The Incarcerated, COVID-19 and ‘The Writing on the Wall’

By N. Jamiyla Chisholm Jun 11, 2020

COVID-19 continues to be dangerous for people who live behind prison walls and the new guerrilla art installation, “The Writing on the Wall,” by famed artist Hank Willis Thomas and anti-incarceration activists from the Incarceration Nations Network, will be unveiled today (June 11) at an undisclosed location in Washington, D.C., at 9 p.m., according to a press release.

In collaboration with OpenboxMASS Design Group and The Illuminator, the installation features essays, poems, letters, stories and notes written by the incarcerated that focuses on the disproportionate impact they face regarding the novel coronavirus. The project came out of Thomas’ collaboration with D.C.-based multimedia artist Robin Bell, whose work has highlighted such topics, like the COVID Memorial.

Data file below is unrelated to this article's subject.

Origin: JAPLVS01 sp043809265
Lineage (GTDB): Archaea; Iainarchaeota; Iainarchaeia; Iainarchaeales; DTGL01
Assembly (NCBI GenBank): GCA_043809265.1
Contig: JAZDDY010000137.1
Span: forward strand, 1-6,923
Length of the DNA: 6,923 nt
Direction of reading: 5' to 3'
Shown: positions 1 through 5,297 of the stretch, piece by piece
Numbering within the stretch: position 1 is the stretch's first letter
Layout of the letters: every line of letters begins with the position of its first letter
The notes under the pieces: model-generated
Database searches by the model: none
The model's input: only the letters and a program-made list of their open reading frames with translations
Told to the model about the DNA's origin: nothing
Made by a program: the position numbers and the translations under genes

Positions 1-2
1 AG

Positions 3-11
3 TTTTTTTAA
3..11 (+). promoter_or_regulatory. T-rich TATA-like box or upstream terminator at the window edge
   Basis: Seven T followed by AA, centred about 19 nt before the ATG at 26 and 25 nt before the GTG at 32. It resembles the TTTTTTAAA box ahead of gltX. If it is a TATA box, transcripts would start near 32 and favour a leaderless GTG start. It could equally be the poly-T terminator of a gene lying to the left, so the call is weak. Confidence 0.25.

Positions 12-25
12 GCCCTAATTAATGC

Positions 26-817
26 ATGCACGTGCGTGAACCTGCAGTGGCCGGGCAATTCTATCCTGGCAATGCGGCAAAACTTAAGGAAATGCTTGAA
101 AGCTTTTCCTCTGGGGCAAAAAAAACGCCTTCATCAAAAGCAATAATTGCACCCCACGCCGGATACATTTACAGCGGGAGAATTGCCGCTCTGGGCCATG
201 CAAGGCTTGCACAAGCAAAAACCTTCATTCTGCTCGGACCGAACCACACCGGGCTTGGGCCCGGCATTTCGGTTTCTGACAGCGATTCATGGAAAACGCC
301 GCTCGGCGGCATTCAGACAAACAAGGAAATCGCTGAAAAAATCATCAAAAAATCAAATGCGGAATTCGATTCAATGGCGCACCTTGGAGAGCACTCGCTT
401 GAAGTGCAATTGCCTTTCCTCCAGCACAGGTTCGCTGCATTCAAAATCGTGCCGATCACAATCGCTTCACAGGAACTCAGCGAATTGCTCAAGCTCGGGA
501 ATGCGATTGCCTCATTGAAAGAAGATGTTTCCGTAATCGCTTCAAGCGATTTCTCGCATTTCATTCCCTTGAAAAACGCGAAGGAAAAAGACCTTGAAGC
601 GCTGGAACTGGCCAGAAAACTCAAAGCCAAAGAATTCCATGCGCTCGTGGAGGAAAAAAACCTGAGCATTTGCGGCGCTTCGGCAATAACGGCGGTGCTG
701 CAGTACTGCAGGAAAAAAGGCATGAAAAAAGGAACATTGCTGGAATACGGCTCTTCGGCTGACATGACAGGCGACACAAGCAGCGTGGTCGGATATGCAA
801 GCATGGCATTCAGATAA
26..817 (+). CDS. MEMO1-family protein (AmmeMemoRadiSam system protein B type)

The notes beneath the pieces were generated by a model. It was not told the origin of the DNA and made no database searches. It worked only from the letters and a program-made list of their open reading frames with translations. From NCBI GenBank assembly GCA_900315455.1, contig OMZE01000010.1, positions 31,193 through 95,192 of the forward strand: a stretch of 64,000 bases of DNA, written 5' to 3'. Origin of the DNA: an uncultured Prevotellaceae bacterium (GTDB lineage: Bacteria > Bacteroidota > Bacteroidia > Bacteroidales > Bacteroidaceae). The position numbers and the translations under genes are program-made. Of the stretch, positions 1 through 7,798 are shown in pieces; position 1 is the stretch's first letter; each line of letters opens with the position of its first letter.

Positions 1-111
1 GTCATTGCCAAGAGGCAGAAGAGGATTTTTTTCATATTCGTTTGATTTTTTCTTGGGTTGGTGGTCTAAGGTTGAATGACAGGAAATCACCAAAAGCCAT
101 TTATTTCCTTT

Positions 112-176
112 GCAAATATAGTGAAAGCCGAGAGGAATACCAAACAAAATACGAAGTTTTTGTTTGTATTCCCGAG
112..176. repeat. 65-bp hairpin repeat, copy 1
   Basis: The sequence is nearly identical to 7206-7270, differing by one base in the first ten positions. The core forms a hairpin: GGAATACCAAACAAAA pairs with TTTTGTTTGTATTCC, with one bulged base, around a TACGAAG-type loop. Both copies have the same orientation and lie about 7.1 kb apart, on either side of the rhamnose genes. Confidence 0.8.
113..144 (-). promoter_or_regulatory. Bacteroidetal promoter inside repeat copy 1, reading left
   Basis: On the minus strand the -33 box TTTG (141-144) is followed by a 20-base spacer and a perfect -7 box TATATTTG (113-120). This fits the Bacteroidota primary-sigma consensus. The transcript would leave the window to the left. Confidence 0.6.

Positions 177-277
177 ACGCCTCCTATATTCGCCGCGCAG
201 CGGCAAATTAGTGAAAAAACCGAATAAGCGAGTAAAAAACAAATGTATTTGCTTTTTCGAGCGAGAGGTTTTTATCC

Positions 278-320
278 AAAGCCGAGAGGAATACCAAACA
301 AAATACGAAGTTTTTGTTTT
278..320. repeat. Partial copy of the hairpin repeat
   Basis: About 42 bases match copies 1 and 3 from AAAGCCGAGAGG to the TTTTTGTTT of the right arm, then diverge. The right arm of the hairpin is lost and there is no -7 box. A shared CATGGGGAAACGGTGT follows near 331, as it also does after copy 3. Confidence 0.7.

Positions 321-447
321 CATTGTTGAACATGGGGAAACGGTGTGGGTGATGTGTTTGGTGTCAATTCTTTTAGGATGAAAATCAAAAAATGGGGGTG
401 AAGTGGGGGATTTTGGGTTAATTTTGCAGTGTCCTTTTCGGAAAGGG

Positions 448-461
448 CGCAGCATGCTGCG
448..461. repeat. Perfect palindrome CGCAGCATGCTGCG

“Mass incarceration is at the heart of everything that is happening right now—both the pandemic and the protests,” said Baz Dreisinger, INN founder and professor at John Jay College of Criminal Justice, in the statement. “The Writing on the Wall has always been a kind of interruption, interjecting the voices of people behind bars around the world in public spaces so people are compelled to read them. Now more than ever we need to make this dramatic interruption so people do not forget: Let’s heed these voices and center them in the heart of cities, right in the middle of a pandemic and a mass movement.”

In addition to the writing, the presentation will feature live music by music artist C.S. Armstrong, and an Instagram Live conversation on INN’s social media account with Cure the Streets, the Office of the Attorney General’s (OAG) Violence Interruption Program; OAG’s Restorative Justice Program and The WIRE (Women Involved in Reentry Efforts).